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Default Re: Modeller's lathe?

Cheers guys, thanks for that wealth of advice, I will look into all of it.
Thanks from Bill.
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Old 29th Oct 2020, 3:58 pm   #17
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Default Re: Modeller's lathe?

It's not just the lathe you need, but a collection of tooling to go with it.

3-jaw chuck
4 jaw chuck (more precise and can mount odd shaped things)
Face plate
Dial gauge for centring things in 4-jaw chuck
Selection of gears for screwcutting.
Selection of cutting tools
Tailstock chuck for holding drills

These are the basics, so don't just look at a lathe alone, pay attention to what comes with it, these things can be expensive. The ideal is someone clearing out a workshop and lumping a lot of tooling in with a machine.

I've made miniature brass hinges for a case, numerous spacers and standoffs, a complete soldering iron holder to turn one into a heat-staking machine - it got used in radio production.

Add a dividing head and a milling attachment and you could clean up in little brass gears to replace frangible plastic ones in 8640 signal generators.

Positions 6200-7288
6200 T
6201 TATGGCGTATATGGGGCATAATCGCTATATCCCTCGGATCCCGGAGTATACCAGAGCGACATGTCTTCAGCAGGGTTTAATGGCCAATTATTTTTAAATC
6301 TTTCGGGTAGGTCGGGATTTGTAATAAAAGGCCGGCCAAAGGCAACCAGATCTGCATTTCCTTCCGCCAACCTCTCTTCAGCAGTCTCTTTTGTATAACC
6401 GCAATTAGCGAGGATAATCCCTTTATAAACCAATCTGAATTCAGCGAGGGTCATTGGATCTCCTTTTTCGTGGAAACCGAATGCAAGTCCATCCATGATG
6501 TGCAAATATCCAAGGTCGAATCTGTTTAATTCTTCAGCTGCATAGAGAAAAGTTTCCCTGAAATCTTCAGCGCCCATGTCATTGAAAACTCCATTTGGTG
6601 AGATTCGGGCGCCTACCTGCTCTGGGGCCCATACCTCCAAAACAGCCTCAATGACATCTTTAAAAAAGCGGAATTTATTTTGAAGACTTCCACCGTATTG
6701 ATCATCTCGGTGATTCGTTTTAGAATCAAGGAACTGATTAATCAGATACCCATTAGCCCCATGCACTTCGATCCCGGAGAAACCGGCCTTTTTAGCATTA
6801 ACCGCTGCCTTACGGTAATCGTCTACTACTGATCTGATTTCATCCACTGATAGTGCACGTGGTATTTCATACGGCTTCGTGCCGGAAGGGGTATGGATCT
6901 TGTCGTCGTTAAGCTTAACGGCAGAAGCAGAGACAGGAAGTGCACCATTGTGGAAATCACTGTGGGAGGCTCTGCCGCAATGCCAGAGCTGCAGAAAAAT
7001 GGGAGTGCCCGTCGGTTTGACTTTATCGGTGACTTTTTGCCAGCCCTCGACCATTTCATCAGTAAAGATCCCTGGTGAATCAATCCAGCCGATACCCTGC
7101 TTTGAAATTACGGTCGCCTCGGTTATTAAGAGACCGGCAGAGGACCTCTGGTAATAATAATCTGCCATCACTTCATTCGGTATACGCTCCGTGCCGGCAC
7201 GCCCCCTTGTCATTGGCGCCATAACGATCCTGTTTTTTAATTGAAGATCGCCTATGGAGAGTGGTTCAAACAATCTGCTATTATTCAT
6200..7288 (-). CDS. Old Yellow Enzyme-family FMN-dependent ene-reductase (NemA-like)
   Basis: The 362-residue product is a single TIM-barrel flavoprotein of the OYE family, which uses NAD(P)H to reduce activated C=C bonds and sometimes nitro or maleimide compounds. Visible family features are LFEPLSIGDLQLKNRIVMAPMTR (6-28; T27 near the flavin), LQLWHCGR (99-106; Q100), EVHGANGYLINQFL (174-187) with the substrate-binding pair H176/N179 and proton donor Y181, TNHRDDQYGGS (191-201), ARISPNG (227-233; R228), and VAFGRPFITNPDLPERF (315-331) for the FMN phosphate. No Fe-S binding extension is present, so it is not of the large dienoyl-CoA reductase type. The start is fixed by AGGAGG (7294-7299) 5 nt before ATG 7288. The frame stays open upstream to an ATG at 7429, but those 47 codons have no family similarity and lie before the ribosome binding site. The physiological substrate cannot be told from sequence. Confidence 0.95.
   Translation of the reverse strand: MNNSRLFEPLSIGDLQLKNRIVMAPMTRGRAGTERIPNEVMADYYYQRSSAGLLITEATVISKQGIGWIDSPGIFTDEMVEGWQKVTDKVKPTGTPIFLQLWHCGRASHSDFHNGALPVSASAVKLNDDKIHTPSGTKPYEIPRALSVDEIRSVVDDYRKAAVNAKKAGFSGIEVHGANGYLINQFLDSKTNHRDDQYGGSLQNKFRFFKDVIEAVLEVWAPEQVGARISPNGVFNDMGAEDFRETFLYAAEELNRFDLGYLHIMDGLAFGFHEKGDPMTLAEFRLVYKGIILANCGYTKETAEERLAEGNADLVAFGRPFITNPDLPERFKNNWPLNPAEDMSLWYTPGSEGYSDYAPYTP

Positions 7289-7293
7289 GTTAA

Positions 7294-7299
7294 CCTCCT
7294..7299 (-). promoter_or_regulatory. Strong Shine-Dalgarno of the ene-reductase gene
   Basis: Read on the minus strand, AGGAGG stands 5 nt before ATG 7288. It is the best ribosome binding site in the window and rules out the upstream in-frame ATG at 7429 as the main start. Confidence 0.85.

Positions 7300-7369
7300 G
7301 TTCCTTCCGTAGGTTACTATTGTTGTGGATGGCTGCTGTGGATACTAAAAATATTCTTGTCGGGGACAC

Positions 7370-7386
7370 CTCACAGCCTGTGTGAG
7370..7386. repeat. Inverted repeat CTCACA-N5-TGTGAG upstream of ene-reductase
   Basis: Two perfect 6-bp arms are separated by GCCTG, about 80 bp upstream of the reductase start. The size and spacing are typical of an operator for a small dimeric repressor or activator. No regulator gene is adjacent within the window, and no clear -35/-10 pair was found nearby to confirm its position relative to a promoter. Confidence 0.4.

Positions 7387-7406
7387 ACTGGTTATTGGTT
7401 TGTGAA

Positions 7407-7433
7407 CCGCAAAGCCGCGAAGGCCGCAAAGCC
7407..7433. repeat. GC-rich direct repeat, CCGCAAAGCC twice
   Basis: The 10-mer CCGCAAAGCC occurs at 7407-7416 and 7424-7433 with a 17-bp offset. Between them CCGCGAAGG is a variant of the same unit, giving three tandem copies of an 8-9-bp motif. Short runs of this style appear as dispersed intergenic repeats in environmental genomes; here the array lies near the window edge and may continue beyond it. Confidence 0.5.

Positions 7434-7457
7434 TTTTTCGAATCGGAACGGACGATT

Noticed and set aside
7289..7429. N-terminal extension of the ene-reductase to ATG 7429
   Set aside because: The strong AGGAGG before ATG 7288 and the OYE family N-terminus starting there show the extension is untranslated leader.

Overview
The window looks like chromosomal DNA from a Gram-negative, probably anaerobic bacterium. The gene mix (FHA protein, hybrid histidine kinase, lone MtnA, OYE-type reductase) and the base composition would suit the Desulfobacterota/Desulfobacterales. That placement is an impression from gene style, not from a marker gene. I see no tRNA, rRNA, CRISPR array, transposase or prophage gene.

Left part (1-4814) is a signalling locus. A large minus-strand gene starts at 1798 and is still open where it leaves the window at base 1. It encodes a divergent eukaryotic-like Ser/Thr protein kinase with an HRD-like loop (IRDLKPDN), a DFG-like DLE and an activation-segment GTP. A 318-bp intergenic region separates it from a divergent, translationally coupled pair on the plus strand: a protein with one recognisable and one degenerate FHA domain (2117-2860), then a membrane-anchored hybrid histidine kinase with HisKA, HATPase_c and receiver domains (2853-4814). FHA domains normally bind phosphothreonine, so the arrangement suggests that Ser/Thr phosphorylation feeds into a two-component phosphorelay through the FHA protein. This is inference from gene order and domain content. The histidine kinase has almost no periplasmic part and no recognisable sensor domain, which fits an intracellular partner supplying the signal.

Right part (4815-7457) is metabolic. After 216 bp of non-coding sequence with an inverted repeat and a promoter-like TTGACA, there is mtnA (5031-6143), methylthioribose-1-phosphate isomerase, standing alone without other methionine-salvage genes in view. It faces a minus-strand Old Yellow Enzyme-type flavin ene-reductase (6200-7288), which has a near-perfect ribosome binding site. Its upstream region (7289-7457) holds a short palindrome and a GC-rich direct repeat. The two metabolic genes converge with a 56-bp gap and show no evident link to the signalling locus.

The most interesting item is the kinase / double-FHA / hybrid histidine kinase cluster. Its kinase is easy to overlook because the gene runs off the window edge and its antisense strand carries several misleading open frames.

So a lathe is only the thin end of the wedge!

David
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Old 29th Oct 2020, 7:37 pm   #18
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Default Re: Modeller's lathe?

Very useful list David, many thanks for another in-depth response.
Bill.
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Old 29th Oct 2020, 7:45 pm   #19
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Default Re: Modeller's lathe?

You'll find Tony's lathes.co.uk site rather good if not overwhelming. There is a buy/sell section that might turn up what you want. It's certainly the place to read up on the history and capabilities of anything you're considering.

You could join your local model engineering club. There will be equipment circulating and as a member you'll get treated more seriously than drop-in visitor.... once microbiological things are more normal. You'll also be likely to get hands-on guidance which is rather valuable.

PM me for a direct email and then we can keep OT stuff off of the group. I could bore innocent victims to death...

David
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Old 30th Oct 2020, 9:35 am   #20
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Default Re: Modeller's lathe?

I'll give a 'thumbs up' for 'The Amateur's Lathe' by Sparey (MAP publications) I can't remember where mine came from. MAP also did a range of manuals for Myfords.
Tony at lathes.co.uk is a mine of info, and nice to deal with in person.
If looking at Myfords I would beware of the ML10 as it was a 'bottom of the range' model. The swing is less than the ML7 etc, and the cross-slide cannot accept any form of indexing toolpost because of the dimension from the centre. That shortcoming drives me nuts each time I use mine - I like to have the cutting tool and a parting off tool instantly set up.
BC